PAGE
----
]. Freshly isolated skeletal muscle mitochondria (0.1 mg of mitochondrial protein) were added to 2 mL of the respiration medium (110 mM sucrose, 60 mM K-lactobionate, 0.5 mM EGTA, 0.1 % BSA essentially fatty acid free, 3 mM MgCl2
, 20 mM taurine, 10 mM KH2
, 20 mM K-HEPES, pH 7.1). For the assessment of mitochondrial respiration, the following protocol was used: (1) Non-phosphorylating LEAK respiration was assessed by injecting 2 mM L-malic acid (neutralized with KOH) as NADH (N)-linked substrates, called state NL
; (2) OXPHOS capacity was induced by adding 5 mM ADP and 10 mM of glutamic acid (neutralized with KOH), called state NP
; and (3) OXPHOS coupling efficiency (OCE), calculated with the formula (1 − (state NL
)), reflects the coupling of respiration supported by electron transferring flavoprotein (ETF) with malate as substrate before (state NL
) and after the addition of ADP and glutamic acid (state NP
). The OCE was calculated as a measure of mitochondrial quality and control.
4.6. Measurement of Cytochrome c Oxidase, Citrate Synthase and Malate Dehydrogenase Activities
All enzymes activities were measured spectrophotometrically (Cecil CE9200, Cecil Instruments Limited, Cambridge, UK) in thigh muscles homogenates. The enzymes activities are expressed as μmol/minute/mg of protein. The cytochrome c oxidase (COX) activity was measured at 37 °C, according to Reference [48
]. Briefly, 20 μL of homogenate (1:10, 5%) was incubated for 2 min in 960 μL of buffer (10 mM potassium phosphate buffer, 0.01% Triton-X100, pH 7.2). Next 20 μL of reduced cytochrome c
was added to initiate the reaction. The reactions were conducted in duplicate and absorbance was read at 550 nm.
The citrate synthase (CS) activity was measured at 37 °h in duplicate according to Reference [49
]. Briefly, 10 μL of homogenate (1:10, 5%) was incubated for 2 min in 970 μL of buffer (50 mM Tris-HCl, 1 mM EDTA, 0.01% Triton-X100, pH 7.8) supplemented with 10 μL of freshly made DTNB (10 mM) and 10 μL acetylCoA (50 mM). Next 10 μL of freshly made oxaloacetic acid (10 mM) was added to initiate the reaction. The reactions were conducted in duplicate and absorbance was read at 412 nm.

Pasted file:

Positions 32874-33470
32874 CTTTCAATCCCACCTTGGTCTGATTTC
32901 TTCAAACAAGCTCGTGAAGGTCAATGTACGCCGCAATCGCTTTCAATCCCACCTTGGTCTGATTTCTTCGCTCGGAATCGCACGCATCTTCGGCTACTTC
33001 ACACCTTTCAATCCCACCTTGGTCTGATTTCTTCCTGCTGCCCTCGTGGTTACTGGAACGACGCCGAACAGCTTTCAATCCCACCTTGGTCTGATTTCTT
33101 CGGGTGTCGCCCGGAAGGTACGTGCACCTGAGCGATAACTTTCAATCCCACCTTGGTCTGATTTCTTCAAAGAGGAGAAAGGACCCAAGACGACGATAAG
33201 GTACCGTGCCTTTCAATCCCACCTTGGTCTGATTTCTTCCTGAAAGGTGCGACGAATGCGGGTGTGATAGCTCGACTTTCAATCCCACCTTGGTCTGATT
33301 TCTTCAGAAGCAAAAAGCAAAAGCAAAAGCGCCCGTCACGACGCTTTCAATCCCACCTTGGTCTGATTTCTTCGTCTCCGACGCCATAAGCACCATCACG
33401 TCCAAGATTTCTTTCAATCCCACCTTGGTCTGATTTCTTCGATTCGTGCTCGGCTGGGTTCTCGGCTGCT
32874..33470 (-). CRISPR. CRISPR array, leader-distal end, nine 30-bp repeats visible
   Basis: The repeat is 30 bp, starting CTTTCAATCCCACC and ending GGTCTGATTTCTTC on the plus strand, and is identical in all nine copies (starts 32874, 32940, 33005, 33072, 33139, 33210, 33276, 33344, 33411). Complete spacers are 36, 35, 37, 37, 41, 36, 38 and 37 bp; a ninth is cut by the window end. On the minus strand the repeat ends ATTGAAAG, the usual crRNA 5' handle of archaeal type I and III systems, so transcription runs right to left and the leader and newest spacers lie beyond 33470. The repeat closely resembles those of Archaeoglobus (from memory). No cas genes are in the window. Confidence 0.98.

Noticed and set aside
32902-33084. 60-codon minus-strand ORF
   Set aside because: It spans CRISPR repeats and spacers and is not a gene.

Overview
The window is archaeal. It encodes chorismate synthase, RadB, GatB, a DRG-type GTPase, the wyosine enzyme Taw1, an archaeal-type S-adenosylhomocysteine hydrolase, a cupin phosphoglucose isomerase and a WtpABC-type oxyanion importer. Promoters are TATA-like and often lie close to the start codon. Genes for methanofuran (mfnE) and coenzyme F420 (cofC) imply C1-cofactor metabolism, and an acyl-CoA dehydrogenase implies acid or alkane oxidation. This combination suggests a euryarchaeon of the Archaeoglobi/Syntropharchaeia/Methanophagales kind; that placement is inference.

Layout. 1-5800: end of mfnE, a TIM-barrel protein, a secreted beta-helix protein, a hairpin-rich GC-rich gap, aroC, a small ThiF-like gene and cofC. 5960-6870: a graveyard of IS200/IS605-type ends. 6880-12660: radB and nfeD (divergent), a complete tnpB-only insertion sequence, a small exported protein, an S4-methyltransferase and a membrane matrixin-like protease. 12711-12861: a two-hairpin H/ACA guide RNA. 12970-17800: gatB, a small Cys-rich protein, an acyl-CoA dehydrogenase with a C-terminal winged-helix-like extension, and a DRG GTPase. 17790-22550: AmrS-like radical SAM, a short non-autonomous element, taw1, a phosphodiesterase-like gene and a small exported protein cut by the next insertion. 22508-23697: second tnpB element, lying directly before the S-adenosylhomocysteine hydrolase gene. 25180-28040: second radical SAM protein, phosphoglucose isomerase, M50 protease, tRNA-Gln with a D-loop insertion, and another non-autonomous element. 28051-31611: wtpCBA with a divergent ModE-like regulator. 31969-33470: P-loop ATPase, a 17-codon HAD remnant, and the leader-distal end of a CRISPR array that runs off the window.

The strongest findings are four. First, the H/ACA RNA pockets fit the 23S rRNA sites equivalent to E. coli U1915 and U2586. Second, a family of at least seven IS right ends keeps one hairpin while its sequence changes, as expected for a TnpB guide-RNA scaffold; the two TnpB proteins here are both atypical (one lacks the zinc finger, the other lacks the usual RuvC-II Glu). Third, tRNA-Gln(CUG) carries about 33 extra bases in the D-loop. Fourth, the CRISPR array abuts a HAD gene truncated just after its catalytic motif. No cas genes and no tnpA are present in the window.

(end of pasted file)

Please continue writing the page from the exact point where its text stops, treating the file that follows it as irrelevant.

The malate dehydrogenase (MDH) activity was measured at 30 °C according to [50
]. Briefly, 10 μL of homogenate (1:10, 5%) was incubated for 2 min in 970 μL of buffer (50 mM Tris-HCl, 5 mM EDTA, 0.01% Triton-X100, pH 7.6) supplemented with 10 μL of freshly made NADH (20 mM). Next 8.5 μL of freshly made oxaloacetic acid (20 mM) was added to initiate the reaction. The reactions were conducted in duplicate and absorbance was read at 340 nm. The mitochondrial MDH (mMDH) activity was assessed after 2 min preincubation of 20 μL homogenate (1:10, 5%) with 98% ethanol (1:1 vol). The cytosolic MDH (cMDH) was calculated as the difference between MDH and mMDH activities.
4.7. Manifestation of Oxidative Stress
The sulfhydryl groups (SH) [51
] were measured in the skeletal muscles homogenates. Briefly, 20 μL of homogenate (5%) was added to 200 μL of buffer (10 mM potassium phosphate buffer, pH 8.0). Next 30 μL of SDS (10 %) and 30 μL of DTNB (1 mM) were added. The measurements were conducted in duplicate. After this, the probes were mixed and incubated for 30 min in 37 °C. The absorbance was measured at 412 nm in microplate reader Thermo Scientific Multiscan Go (ThermoFisher Scientific, Vartaa, Finland). The values of the sulfhydryl groups (mmol/g of tissue) were calculated against sample blank (without DTNB) from the standard curve of reduced glutathione.
4.8. Data Analysis
Statistical analyses were performed using a software package Statistica v. 13.0 (StatSoft Inc., Tulsa, OK, USA). The results are expressed as the mean ± standard error (SE). The differences between the group means for tissue-based assays were performed using two-way ANOVA. The changes in mean scores of grip strength over time points were tested using the repeated measures ANOVA. If a difference was detected in the ANOVA model, the significant differences were determined using the Tukey’s post-hoc test. To verify the significance of the small, swim training associated changes (ALS TER vs. ALS SWIM), the Least Significant Difference (LSD) post-hoc test was used. The results were considered statistically significant when p < 0.05. A Pearson product-moment correlation coefficient was computed to assess the relationship between obtained results.